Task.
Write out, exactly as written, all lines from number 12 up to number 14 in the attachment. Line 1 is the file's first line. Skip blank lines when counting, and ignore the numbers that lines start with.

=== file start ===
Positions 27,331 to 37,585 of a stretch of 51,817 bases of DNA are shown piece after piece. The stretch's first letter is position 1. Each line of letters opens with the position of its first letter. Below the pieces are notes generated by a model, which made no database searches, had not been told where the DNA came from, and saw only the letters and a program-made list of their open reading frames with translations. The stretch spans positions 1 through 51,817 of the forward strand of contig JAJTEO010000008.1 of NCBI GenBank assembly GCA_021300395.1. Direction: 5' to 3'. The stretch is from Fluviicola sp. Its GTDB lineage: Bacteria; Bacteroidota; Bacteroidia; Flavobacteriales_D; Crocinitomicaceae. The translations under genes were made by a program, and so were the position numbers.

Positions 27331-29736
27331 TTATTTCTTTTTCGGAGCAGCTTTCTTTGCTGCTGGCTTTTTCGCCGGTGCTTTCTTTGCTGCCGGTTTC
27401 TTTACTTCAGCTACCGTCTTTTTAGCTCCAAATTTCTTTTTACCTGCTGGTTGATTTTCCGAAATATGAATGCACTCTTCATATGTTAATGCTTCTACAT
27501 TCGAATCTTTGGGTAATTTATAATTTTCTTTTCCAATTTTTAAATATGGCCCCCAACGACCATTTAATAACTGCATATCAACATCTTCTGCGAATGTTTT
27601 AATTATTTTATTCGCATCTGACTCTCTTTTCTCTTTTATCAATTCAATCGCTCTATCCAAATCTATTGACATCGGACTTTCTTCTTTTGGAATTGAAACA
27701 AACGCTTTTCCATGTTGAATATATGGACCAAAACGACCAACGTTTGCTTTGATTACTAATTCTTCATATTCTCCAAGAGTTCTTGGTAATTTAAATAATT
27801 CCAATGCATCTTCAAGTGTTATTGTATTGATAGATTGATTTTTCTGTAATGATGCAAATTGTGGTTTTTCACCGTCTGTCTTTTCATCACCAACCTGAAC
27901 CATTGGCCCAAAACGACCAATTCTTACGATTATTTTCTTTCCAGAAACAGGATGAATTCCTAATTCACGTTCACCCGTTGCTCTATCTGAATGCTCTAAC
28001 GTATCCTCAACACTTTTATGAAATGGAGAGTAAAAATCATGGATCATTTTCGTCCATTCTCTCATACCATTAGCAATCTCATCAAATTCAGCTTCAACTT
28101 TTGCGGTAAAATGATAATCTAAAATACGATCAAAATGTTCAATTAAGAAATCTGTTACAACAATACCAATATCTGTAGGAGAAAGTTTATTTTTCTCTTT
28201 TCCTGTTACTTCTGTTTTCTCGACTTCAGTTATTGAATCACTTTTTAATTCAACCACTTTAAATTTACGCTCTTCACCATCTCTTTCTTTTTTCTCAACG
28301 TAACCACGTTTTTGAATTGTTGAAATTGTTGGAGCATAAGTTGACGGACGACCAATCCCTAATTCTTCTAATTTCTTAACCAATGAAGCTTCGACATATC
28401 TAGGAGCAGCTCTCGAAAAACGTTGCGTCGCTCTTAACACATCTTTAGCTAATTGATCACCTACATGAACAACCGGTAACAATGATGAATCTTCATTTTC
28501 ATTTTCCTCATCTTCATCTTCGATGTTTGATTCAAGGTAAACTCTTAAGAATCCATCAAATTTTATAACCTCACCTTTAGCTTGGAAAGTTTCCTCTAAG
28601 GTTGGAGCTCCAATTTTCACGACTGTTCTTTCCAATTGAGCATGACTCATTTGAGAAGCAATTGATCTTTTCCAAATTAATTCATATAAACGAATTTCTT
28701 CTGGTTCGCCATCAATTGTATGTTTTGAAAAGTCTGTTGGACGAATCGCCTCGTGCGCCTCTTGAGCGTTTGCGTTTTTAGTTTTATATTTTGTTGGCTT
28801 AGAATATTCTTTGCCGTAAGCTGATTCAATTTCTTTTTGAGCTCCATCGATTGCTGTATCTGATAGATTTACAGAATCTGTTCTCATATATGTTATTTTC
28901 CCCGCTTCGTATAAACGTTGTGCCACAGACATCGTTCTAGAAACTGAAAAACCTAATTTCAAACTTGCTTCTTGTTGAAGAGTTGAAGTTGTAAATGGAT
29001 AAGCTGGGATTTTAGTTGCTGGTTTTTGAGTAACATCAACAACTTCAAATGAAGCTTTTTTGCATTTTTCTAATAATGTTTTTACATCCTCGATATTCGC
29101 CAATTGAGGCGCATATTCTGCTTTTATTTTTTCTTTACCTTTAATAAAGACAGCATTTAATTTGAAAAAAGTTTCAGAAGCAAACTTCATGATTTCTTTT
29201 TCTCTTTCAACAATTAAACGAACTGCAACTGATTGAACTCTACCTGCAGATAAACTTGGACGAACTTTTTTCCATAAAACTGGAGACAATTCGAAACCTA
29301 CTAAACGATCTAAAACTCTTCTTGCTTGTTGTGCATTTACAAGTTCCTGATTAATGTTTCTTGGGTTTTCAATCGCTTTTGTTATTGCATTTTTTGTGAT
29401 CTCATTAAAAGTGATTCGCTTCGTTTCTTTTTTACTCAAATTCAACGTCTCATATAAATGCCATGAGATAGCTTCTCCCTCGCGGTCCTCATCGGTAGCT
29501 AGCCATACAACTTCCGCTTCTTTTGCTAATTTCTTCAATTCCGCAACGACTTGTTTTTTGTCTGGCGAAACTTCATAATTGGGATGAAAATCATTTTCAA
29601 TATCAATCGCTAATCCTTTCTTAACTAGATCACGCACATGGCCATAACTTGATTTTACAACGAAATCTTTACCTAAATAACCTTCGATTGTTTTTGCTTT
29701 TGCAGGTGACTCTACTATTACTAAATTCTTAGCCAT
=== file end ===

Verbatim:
28201 TCCTGTTACTTCTGTTTTCTCGACTTCAGTTATTGAATCACTTTTTAATTCAACCACTTTAAATTTACGCTCTTCACCATCTCTTTCTTTTTTCTCAACG
28301 TAACCACGTTTTTGAATTGTTGAAATTGTTGGAGCATAAGTTGACGGACGACCAATCCCTAATTCTTCTAATTTCTTAACCAATGAAGCTTCGACATATC
28401 TAGGAGCAGCTCTCGAAAAACGTTGCGTCGCTCTTAACACATCTTTAGCTAATTGATCACCTACATGAACAACCGGTAACAATGATGAATCTTCATTTTC